For resolution is whether or not private respondent Tokyo Shipping Co. Ltd., is entitled to a refund or tax credit for amounts representing pre-payment of income and common carrier's taxes under the National Internal Revenue Code, section 24 (b) (2), as amended. 1
Private respondent is a foreign corporation represented in the Philippines by Soriamont Steamship Agencies, Incorporated. It owns and operates tramper vessel M/V Gardenia. In December 1980, NASUTRA 2 chartered M/V Gardenia to load 16,500 metric tons of raw sugar in the Philippines. 3 On December 23, 1980, Mr. Edilberto Lising, the operations supervisor of Soriamont Agency, 4 paid the required income and common carrier's taxes in the respective sums of FIFTY-NINE THOUSAND FIVE HUNDRED TWENTY-THREE PESOS and SEVENTY-FIVE CENTAVOS (P59,523.75) and FORTY-SEVEN THOUSAND SIX HUNDRED NINETEEN PESOS (P47,619.00), or a total of ONE HUNDRED SEVEN THOUSAND ONE HUNDRED FORTY-TWO PESOS and SEVENTY-FIVE CENTAVOS (P107,142.75) based on the expected gross receipts of the vessel. 5 Upon arriving, however, at Guimaras Port of Iloilo, the vessel found no sugar for loading. On January 10, 1981, NASUTRA and private respondent's agent mutually agreed to have the vessel sail for Japan without any cargo. nadchanroblesvirtuallawlibrary
Claiming the pre-payment of income and common carrier's taxes as erroneous since no receipt was realized from the charter agreement, private respondent instituted a claim for tax credit or refund of the sum ONE HUNDRED SEVEN THOUSAND ONE HUNDRED FORTY-TWO PESOS and SEVENTY-FIVE CENTAVOS (P107,142.75) before petitioner Commissioner of Internal Revenue on March 23, 1981. Petitioner failed to act promptly on the claim, hence, on May 14, 1981, private respondent filed a petition for review 6 before public respondent Court of Tax Appeals.
Petitioner contested the petition. As special and affirmative defenses, it alleged the following: that taxes are presumed to have been collected in accordance with law; that in an action for refund, the burden of proof is upon the taxpayer to show that taxes are erroneously or illegally collected, and the taxpayer's failure to sustain said burden is fatal to the action for refund; and that claims for refund are construed strictly against tax claimants. 7
After trial, respondent tax court decided in favor of the private respondent. It held:nadchanroblesvirtualawlibrary
"It has been shown in this case that 1) the petitioner has complied with the mentioned statutory requirement by having filed a written claim for refund within the two-year period from date of payment; 2) the respondent has not issued any deficiency assessment nor disputed the correctness of the tax returns and the corresponding amounts of prepaid income and percentage taxes; and 3) the chartered vessel sailed out of the Philippine port with absolutely no cargo laden on board as cleared and certified by the Customs authorities; nonetheless 4) respondent's apparent bit of reluctance in validating the legal merit of the claim, by and large, is tacked upon the 'examiner who is investigating petitioner's claim for refund which is the subject matter of this case has not yet submitted his report. Whether or not respondent will present his evidence will depend on the said report of the examiner.' (Respondent's Manifestation and Motion dated September 7, 1982). Be that as it may the case was submitted for decision by respondent on the basis of the pleadings and records and by petitioner on the evidence presented by counsel sans the respective memorandum.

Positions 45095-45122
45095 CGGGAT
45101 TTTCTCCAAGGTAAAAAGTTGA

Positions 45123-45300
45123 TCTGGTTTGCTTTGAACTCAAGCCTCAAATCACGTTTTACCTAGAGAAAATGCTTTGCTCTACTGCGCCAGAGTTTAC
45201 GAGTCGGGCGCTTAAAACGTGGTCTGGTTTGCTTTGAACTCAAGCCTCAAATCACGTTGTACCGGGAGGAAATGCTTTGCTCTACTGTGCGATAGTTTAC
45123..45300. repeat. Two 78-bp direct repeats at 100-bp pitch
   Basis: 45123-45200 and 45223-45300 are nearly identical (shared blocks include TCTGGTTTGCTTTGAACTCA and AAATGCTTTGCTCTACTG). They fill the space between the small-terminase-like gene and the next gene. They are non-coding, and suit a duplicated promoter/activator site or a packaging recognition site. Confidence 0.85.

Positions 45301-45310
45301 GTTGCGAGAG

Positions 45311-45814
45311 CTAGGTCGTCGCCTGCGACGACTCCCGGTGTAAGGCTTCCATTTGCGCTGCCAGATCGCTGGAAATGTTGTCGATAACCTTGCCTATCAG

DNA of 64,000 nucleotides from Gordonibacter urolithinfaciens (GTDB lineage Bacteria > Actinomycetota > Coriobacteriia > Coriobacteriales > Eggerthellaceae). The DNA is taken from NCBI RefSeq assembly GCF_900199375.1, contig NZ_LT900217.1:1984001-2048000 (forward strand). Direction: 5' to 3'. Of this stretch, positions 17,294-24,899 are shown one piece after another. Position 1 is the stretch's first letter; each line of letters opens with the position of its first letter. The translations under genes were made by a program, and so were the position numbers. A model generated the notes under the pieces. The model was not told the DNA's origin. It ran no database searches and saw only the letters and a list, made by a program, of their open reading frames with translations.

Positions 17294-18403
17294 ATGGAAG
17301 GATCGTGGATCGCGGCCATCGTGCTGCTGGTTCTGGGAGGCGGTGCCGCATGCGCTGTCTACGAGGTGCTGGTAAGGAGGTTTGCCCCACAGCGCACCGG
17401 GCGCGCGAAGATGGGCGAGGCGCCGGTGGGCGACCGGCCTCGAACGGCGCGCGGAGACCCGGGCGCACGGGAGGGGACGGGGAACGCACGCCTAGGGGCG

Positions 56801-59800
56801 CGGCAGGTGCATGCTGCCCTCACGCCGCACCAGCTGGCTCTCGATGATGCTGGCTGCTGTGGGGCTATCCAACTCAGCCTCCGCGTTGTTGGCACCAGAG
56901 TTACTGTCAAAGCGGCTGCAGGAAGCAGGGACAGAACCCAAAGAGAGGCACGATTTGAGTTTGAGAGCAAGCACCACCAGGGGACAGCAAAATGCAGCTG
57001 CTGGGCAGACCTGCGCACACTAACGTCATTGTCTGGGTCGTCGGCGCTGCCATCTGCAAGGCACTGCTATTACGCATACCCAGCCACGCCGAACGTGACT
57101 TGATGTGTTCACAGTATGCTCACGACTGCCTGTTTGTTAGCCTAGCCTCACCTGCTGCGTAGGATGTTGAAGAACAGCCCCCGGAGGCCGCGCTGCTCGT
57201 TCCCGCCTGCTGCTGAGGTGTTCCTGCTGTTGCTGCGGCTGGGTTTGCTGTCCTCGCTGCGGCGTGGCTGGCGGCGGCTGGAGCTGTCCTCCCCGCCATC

"An examination of the records satisfies us that the case presents no dispute as to relatively simple material facts. The circumstances obtaining amply justify petitioner's righteous indignation to a more expeditious action. Respondent has offered no reason nor made effort to submit any controverting documents to bash that patina of legitimacy over the claim. But as might well be, towards the end of some two and a half years of seeming impotent anguish over the pendency, the respondent Commissioner of Internal Revenue would furnish the satisfaction of ultimate solution by manifesting that 'it is now his turn to present evidence, however, the Appellate Division of the BIR has already recommended the approval of petitioner's claim for refund subject matter of this petition. The examiner who examined this case has also recommended the refund of petitioner's claim. Without prejudice to withdrawing this case after the final approval of petitioner's claim, the Court ordered the resetting to September 7, 1983.' (Minutes of June 9, 1983 Session of the Court). We need not fashion any further issue into an apparently settled legal situation as far be it from a comedy of errors it would be too much of a stretch to hold and deny the refund of the amount of prepaid income and common carrier's taxes for which petitioner could no longer be made accountable."
On August 3, 1984, respondent court denied petitioner's motion for reconsideration, hence, this petition for review on Certiorari
Petitioner now contends: (1) private respondent has the burden of proof to support its claim of refund; (2) it failed to prove that it did not realize any receipt from its charter agreement; and (3) it suppressed evidence when it did not present its charter agreement.
We find no merit in the petition.
There is no dispute about the applicable law. It is section 24 (b) (2) of the National Internal Revenue Code which at that time provides as follows:nadchanroblesvirtualawlibrary
"A corporation organized, authorized, or existing under the laws of any foreign country, engaged in trade or business within the Philippines, shall be taxable as provided in subsection (a) of this section upon the total net income derived in the preceding taxable year from all sources within the Philippines: Provided, however, That international carriers shall pay a tax of two and one-half per cent (2 1/2%) on their gross Philippine billings: 'Gross Philippine Billings' include gross revenue realized from uplifts anywhere in the world by any international carrier doing business in the Philippines of passage documents sold therein, whether for passenger, excess baggage or mail, provided the cargo or mail originates from the Philippines. The gross revenue realized from the said cargo or mail include the gross freight charge up to final destination. Gross revenue from chartered flights originating from the Philippines shall likewise form part of 'Gross Philippine Billings' regardless of the place or payment of the passage documents. . . ."